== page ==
use strict; sub primes { my @n = (2..shift); my @p; while (@n && (push @p, shift @n)) { @n = grep { \$_ % \$p[-1] } @n; } return @p } # find all primes through 100 print join ',',primes(100);
Note: the grep is fairly costly. Find a better algorithm if you're looking for all primes up to, say, 100,000.
eisenstein's code is genius, to say the least. I found a different way of the sieve method, and am wondering which is more efficient. Thanks!
! usr/bin/perl -w use strict; sub prime{ my (@primes,%n); my \$n=shift; foreach my \$r(2..\$n){ \$n{\$r}=1; } foreach my \$x(2..int(sqrt(\$n))){ if(\$n{\$x}){ my \$a=2*\$x; while (\$a <= \$n){ \$n{\$a}=undef; \$a=\$a+\$x; } } } foreach my \$x(2..\$n){ if(\$n{\$x}){ push( @primes, \$x); } } return @primes; } #find to 100 print join ',',prime(100);
Re: Prime Number Finder
by munchie (Monk) on Feb 07, 2002 at 23:48 UTC
Thanks for the feedback. I'm a newbie, and I just made it how I could understand it. I'm sure that the other ways would work, but again, I'm a newb and I'm not that good yet.

> munchie, the number munchin newb
Llama: The other other white meat!
(you had to be there :-P)

Re: Prime Number Finder
by tall_man (Parson) on Mar 07, 2005 at 23:00 UTC
There's also Math::Pari which can do this sort of calculation extremely fast and with huge numbers:
use strict; use Math::Pari qw(:int PARI nextprime); print "Find primes from: "; chomp(my \$o = <>); print "to: "; chomp(my \$e = <>); \$o = PARI \$o; \$e = PARI \$e; if (\$o > \$e) { (\$o,\$e) = (\$e,\$o); } my \$p = nextprime(\$o); while (\$p <= \$e) { print "\$p is prime\n"; \$p = nextprime(\$p + 1); }

Update: Fixed the code so that numbers not representable as integers can be converted to PARI objects.

Re: Prime Number Finder
by gu (Beadle) on Nov 11, 2005 at 12:47 UTC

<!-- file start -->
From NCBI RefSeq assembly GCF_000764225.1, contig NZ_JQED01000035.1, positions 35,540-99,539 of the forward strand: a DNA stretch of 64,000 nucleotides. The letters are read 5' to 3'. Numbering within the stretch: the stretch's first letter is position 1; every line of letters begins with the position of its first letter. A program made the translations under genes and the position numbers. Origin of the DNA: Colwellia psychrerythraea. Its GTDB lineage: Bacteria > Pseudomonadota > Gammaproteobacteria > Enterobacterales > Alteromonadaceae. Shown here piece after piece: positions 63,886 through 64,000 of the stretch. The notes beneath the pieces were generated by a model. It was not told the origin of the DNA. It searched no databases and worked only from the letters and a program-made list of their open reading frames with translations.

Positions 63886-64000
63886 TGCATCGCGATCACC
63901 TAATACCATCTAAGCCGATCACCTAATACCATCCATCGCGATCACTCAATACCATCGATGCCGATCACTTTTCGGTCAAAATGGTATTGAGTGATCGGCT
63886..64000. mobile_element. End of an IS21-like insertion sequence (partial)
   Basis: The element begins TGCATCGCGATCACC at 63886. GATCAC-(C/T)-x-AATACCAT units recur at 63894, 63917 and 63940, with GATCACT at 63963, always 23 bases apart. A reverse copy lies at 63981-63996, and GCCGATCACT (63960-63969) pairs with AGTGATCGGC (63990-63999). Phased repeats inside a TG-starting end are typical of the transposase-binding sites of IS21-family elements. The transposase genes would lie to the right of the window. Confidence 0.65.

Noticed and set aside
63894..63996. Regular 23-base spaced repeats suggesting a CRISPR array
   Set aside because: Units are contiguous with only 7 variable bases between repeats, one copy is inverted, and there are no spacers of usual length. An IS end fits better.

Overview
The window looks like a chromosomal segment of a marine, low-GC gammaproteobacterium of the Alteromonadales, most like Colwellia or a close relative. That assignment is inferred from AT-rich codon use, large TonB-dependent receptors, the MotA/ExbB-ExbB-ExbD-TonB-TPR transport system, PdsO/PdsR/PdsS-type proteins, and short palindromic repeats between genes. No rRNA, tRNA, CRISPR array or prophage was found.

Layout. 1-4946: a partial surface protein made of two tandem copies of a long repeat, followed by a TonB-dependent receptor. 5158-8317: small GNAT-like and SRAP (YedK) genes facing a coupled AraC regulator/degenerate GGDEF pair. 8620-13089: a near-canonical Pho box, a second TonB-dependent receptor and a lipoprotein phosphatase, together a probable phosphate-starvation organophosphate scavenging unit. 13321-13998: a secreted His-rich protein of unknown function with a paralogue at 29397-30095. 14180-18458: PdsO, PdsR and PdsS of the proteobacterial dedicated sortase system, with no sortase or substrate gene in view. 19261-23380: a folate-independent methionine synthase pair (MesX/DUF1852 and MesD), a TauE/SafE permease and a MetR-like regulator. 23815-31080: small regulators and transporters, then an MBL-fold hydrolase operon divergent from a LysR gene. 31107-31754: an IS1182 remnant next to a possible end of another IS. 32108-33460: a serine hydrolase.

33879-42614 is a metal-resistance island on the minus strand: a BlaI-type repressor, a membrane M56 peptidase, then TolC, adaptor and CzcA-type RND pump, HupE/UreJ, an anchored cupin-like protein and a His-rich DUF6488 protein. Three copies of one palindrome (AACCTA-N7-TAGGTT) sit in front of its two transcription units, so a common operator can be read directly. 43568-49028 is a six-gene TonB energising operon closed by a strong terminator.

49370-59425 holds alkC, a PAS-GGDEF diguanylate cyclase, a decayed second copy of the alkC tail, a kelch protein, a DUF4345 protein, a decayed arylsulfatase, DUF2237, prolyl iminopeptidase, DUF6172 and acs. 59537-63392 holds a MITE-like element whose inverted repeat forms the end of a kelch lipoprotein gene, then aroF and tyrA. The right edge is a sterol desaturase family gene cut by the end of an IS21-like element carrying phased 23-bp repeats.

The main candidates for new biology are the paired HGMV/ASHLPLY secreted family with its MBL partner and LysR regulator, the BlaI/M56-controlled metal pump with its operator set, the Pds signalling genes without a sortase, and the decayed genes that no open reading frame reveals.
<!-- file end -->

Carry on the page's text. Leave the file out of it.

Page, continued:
There's an interesting algorithm for finding whether a number is prime in the documentation of Quantum::Superpositions, which provides quantum-like superpositions in Perl :
use Quantum::Superpositions ; sub is_prime { my (\$n) = @_; return \$n % all(2..sqrt(\$n)+1) != 0 }
See the documentation for details on how quantum-like superpositions work.

Gu

Update : Removed assertion on the complexity of this algorithm
Nice succinct algorithm, but I must take issue with
There's an interesting O(1) algorithm
You do have to execute the algorithm on a classical computer, so Q::S or not, it's most definitely not O(1). It'll be exponential (in the number of bits in \$n) because behind the scenes, Q::S is dividing \$n by all possible factors (what else could it be doing?). But even on a quantum computer, you still need either a division or gcd circuit (and probably a lot of other stuff), which will take some polynomial time in the number of bits.

Just because it's a one-liner doesn't make it O(1). Anyway, my favorite cutesy inefficient primality checker is

sub is_prime { ("1" x \$_) !~ /^(11+)\1+\$/ }

some polynomial time in the number of bits.
If the number of bits is constant, then any polynomial time based on it is constant.

Caution: Contents may have been coded under pressure.

Even if you had a quantum computer to run it on, I'm not convinced you'd have an O(1) algorithm unless you also have O(1) algorithms for computing sqrt(\$n) and 2..\$n.

In any case however the algorithm will give the wrong answer for 2. You can fix that by replacing sqrt(\$n)+1 with sqrt(\$n+1).

Hugo

Re: Prime Number Finder
by Anonymous Monk on Feb 20, 2002 at 13:03 UTC
Just a thought, but if you were to increment the first for loop by 2, (primes can't be even with the exception of 0 and 2) you only have to calculate half the iterations, making it twice as fast
Re: Prime Number Finder
by jbl_bomin (Acolyte) on Oct 10, 2011 at 19:26 UTC
Old discussion, but I figure I'll throw in my attempt at calculating primes without modules, and using only recursive functions (no loops)
#!/usr/bin/env perl use strict; use warnings; use 5.010; \$DB::deep = 500; \$DB::deep = \$DB::deep; # Avoids silly 'used only once' warning no warnings "recursion"; # Identify primes between ARG0 and ARG1 my (\$x, \$y, \$re_int, \$result); my (\$prime, \$is_int); \$x = \$ARGV; \$y = \$ARGV; \$is_int = sub { my \$re_int = qr(^-?\d+\z); my (\$x) = @_; \$x =~ \$re_int ? 1 : 0; }; \$prime = sub { my ( \$x, \$y ) = @_; if ( \$y > 1 ) { given (\$x) { when ( \$is_int->( \$x / \$y ) ) { return 0; } default { return \$prime->( \$x, \$y - 1 ); } } } else { return 1; } }; \$result = sub { my ( \$x, \$y ) = @_; if ( \$x <= \$y ) { if ( \$prime->(\$x, \$x-1) ) { say \$x; } \$result->( ( \$x + 1 ), \$y ); } }; \$result->(\$x, \$y);